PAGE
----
## Introduction

Converting a company’s balance sheet into a common-size balance sheet is a very useful tool for providing insight into the company’s liquidity as well as its solvency.

Common-sizing the balance sheet can assist with time-series analysis by comparing the company’s balance sheet composition over time. It can also assist with cross-sectional analysis by looking across companies in the same industry or sector, which may even highlight differences that exist between two or more companies’ strategies.

## Common-sizing the Balance Sheet

There are two primary methods for common-sizing the balance sheet: vertical common-size analysis, and horizontal common-size analysis.

The vertical common-size analysis involves stating each balance sheet item as a percentage of total assets, while horizontal common-size analysis reflects quantities on the balance sheet in terms of a base-year value of choice. The vertical common-size analysis is, however, the more popular of the methods.

### Example of a Vertical Common-size Analysis

$$\begin{array}{|l|r|r|} \hline \textbf{ASSETS} & \bf {\text{Dec }31,2016} & \bf{Common-} \\ \text{} & \bf{()} & \bf{size} \\ {} & {} & \bf{\text{balance-}} \\ {} & {} & \bf{\text{sheet }(\%)} \\ \hline \text{Current Assets} & {} & {} \\ \hline {\quad \quad \text{Cash and cash equivalents}} & {100,000} & {0.8} \\ \hline {\quad \quad \text{Short-term marketable securities}} & {1,234,678} & {9.7} \\ \hline {\quad \quad \text{Accounts receivable}} & {52,000} & {0.4} \\ \hline {\quad \quad \text{Inventory}} & {1,170,356} & {9.2} \\ \hline \text{Total current assets} & {2,557,034} & {20.0} \\ \hline \text{Property,plant and equipment} & {6,834,190} & {53.6} \\ \hline \text{Intangible assets} & {3,370,041} & {26.4} \\ \hline \textbf{Total Assets} & \bf{12,761,265} & \bf {100.0} \\ \hline \textbf{LIABILITIES AND SHAREHOLDERS’ EQUITY} & {} & {} \\ \hline \textbf{Current Liabilities} & {} & {} \\ \hline {\quad \quad \text{Accounts payable}} & {3,825,396} & {30.0} \\ \hline \text{Total current liabilities} & {3,825,396} & {30.0} \\ \hline \text{Bonds payable} & {3,771,894} & {29.6} \\ \hline \text{Total liabilities} & {7,597,290} & {59.5} \\ \hline \text{Total shareholder’s equity} & {5,163,975} & {40.5} \\ \hline \textbf{Total liabilities and shareholder’s equity} & \bf {12,761,265} & \bf {100.0} \\ \hline \end{array}$$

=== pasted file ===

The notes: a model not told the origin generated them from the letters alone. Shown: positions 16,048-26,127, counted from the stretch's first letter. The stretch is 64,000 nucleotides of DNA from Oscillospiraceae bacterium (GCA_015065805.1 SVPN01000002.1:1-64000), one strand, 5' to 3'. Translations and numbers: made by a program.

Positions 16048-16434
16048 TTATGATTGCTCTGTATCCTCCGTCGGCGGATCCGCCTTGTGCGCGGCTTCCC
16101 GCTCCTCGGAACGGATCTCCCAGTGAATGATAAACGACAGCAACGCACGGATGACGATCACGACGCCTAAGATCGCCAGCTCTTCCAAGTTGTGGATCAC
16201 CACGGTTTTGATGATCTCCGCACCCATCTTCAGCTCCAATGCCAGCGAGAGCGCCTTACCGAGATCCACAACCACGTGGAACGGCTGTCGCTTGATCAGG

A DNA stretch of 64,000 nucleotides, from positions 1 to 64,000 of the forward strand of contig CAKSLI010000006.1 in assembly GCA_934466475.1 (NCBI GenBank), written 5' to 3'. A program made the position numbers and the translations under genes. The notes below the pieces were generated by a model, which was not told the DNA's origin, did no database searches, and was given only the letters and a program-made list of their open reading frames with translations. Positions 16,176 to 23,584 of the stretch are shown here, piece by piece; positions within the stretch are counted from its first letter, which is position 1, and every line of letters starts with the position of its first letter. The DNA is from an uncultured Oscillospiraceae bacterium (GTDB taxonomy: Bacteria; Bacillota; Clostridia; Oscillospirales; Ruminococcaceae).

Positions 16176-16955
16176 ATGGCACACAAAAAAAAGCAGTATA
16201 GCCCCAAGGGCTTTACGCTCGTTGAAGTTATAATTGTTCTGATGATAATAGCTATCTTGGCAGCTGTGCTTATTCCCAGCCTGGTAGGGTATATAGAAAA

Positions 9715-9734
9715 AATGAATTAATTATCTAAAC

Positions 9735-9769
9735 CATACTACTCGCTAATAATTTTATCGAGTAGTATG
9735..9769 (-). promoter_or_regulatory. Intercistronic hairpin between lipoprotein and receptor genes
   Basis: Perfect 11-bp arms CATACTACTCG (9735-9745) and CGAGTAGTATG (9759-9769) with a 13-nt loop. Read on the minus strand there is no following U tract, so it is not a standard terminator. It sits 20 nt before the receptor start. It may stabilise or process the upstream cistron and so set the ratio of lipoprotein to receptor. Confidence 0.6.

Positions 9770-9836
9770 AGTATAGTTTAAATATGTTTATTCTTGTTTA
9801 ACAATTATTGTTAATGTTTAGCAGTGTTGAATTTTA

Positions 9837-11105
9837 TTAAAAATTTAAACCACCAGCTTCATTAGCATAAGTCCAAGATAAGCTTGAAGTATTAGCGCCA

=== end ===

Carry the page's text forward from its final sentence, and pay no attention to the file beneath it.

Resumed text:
An analysis of data in the table above reveals that property, plant, and equipment, at 53.6%, make up the lion’s share of the company’s assets. The company does not have much cash and cash equivalents (0.8%), and most of its debt is in the form of accounts payable (30.0%). Also, there is no working capital as current assets (20.0%) is less than current liabilities (30.0%).

## Question 1

Which of the following statements is incorrect?

A. In a vertical common-size analysis, each balance sheet item is stated as a percentage of total assets.

B. A common-size analysis can be used to compare a company’s balance sheet composition over time.

C. A common-size analysis cannot assist with making a comparison across companies in the same industry.

Solution

Statements A and B are accurate statements, however, statement C is inaccurate because common-size analysis can, in fact, assist with making a comparison across companies in the same industry.

## Question 2

To convert a regular balance sheet into a common-size balance sheet, each line item is stated as a percentage of:

A. Total assets.

B. Total equity.

C. Total liabilities.

Solution

Making a common-size balance sheet requires stating each line item as a percentage of total assets.

Convert balance sheets to common-size balance sheets and interpret common size balance sheets

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